Implications for instruction. Ainsworth's work provides a lens through which the representations and montages observed in this study can be analyzed and interpreted (1999, 2006). Faculty may have created such montages to complement, constrain, and construct student understanding. As an example of using ERs to support complementary information consider the particulate ER of hemoglobin and its binding curve (symbolic) observed in the first-year biochemistry course displayed in Fig. 12. Showing the quaternary structure of hemoglobin alone would not embody enough information for students to understand the increased affinity for O2 each heme subunit shows in sequential binding of four O2 molecules. However, placing the representations side-by-side allows the information in the molecular representation to complement information in the binding curve.
Hemoglobin and its sigmoidal binding curve. Myoglobin, which follows Michaelis–Menten behavior, was shown as a contrast to hemoglobin. The figure allows the professor to highlight complementary information in each representation and to introduce the concept of “cooperativity” (Boyer, 2005). This material is reproduced with permission of John Wiley & Sons, Inc.
Fig. 12 Hemoglobin and its sigmoidal binding curve. Myoglobin, which follows Michaelis–Menten behavior, was shown as a contrast to hemoglobin. The figure allows the professor to highlight complementary information in each representation and to introduce the concept of “cooperativity” (Boyer, 2005). This material is reproduced with permission of John Wiley & Sons, Inc.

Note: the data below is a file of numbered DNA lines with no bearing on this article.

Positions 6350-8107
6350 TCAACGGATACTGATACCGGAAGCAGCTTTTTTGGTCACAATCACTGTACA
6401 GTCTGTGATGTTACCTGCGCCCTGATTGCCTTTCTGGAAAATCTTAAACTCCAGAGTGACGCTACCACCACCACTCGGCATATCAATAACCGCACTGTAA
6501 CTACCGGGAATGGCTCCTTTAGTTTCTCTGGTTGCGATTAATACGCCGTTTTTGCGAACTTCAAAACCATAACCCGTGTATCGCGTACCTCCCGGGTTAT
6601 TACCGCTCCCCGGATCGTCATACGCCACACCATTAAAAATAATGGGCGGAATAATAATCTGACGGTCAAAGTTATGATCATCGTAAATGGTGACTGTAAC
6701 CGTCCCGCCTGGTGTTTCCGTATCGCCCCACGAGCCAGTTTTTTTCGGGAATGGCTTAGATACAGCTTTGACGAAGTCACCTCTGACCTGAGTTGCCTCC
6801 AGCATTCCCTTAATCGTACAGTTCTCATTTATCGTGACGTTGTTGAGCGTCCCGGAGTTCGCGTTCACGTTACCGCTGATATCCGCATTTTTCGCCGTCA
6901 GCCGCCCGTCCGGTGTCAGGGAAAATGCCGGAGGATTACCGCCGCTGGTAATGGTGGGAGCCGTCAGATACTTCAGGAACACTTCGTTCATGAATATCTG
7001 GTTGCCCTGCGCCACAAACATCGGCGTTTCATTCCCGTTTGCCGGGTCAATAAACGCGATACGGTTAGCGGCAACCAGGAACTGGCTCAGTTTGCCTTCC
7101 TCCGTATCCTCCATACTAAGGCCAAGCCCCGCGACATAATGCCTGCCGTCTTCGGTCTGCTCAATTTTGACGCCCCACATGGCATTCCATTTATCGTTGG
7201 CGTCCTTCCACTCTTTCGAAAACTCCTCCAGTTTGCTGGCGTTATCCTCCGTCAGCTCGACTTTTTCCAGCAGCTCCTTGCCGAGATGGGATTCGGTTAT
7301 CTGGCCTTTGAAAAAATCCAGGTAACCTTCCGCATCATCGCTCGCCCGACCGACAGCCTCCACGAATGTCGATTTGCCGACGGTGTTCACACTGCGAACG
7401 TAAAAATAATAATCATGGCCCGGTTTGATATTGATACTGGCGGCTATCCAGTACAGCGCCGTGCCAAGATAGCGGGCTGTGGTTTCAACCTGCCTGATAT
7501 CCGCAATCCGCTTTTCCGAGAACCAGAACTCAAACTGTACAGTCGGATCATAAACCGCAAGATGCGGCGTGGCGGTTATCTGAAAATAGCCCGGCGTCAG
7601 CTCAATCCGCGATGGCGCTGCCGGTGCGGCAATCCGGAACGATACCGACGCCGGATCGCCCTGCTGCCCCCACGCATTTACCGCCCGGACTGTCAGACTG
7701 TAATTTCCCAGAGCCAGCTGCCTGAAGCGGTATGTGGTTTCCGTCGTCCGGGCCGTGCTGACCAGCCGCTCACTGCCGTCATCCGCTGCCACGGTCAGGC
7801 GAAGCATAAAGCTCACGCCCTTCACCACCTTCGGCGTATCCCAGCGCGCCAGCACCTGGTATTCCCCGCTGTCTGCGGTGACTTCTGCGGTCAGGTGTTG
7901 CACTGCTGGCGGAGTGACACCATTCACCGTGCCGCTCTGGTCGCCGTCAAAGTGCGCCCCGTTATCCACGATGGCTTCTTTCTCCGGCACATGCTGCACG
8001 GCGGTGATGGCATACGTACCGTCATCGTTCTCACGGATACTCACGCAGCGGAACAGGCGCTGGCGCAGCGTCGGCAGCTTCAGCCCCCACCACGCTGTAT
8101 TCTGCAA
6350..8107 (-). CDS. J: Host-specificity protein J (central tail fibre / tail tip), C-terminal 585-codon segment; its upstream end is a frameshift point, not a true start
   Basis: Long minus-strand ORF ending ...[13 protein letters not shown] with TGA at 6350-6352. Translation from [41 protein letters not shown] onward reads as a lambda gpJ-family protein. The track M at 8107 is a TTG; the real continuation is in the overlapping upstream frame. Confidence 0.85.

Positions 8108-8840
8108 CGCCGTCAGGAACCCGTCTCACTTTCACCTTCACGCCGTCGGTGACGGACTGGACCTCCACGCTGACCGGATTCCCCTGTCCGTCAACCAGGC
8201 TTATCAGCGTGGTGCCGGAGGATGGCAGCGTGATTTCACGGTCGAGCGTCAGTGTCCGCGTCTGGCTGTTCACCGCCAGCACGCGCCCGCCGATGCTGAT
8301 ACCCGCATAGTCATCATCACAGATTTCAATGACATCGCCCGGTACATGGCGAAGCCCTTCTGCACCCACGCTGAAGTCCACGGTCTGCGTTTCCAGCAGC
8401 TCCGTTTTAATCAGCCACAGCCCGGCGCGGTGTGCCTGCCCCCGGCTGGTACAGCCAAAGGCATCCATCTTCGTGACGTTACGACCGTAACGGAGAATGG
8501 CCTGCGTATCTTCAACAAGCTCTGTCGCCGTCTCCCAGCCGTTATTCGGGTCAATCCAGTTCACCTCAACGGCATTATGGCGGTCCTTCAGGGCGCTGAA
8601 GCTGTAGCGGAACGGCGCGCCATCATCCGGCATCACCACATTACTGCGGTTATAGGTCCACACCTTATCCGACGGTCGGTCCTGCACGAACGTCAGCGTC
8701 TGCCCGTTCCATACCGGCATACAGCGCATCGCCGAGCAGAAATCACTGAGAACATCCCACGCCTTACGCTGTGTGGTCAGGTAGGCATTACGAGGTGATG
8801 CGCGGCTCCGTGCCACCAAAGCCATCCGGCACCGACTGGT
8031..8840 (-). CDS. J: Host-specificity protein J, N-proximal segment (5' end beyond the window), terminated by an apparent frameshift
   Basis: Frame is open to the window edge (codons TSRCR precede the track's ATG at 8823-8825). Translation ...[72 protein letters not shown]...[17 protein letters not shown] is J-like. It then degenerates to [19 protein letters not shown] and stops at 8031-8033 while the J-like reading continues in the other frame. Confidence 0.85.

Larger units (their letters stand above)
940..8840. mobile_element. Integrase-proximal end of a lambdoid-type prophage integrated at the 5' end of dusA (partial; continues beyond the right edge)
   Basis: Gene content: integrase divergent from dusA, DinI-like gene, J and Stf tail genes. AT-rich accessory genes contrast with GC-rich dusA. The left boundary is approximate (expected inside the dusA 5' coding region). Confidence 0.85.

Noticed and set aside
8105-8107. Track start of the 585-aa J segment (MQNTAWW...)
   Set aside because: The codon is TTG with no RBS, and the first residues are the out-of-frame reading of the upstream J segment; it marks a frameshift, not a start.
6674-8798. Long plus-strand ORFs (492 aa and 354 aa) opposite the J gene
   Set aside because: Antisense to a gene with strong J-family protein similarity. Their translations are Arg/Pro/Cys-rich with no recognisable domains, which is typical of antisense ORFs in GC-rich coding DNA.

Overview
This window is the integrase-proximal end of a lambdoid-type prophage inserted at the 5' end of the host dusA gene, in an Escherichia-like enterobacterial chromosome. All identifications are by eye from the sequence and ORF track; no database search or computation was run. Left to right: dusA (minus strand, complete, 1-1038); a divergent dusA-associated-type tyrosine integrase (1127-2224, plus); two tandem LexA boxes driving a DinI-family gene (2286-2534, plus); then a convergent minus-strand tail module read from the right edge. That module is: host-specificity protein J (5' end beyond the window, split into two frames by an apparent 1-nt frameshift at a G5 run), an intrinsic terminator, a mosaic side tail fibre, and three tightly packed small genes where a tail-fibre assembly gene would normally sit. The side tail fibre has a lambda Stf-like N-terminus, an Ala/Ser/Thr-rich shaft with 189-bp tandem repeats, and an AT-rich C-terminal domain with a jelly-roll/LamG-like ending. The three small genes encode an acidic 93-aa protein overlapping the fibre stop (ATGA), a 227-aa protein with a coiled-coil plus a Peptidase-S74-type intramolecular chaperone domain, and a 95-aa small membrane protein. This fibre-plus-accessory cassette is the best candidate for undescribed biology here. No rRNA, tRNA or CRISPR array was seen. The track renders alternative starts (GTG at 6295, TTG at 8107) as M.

Montages were used in all courses observed in this study. When faculty use these types of representations in the classroom it is very important to make clear to the students how the individual ERs of the montage are related to one another. An instructor should probe for student understanding of each ER, make explicit the meaning represented by each ER as required, and use Ainsworth's taxonomy to clarify the learning outcome for the montage (1999, 2006). For example, is the purpose of the montage to further complement student understanding? Do the ERs focus attention on one particular concept or invariant feature? Are the ERs used to help students construct new understandings between familiar ERs? Montages can help students make connections between and among ERs, but it is important that the instructor be explicit about the nature of the connection and what they hope the students will learn. The student must know what each ER encodes and how that information is presented before they can connect multiple ERs in the way faculty hope to facilitate learning. To that end, Schönborn and Anderson (2010) have identified eight cognitive skills related to visual literacy in biochemistry that faculty can use to guide instruction and design assessments.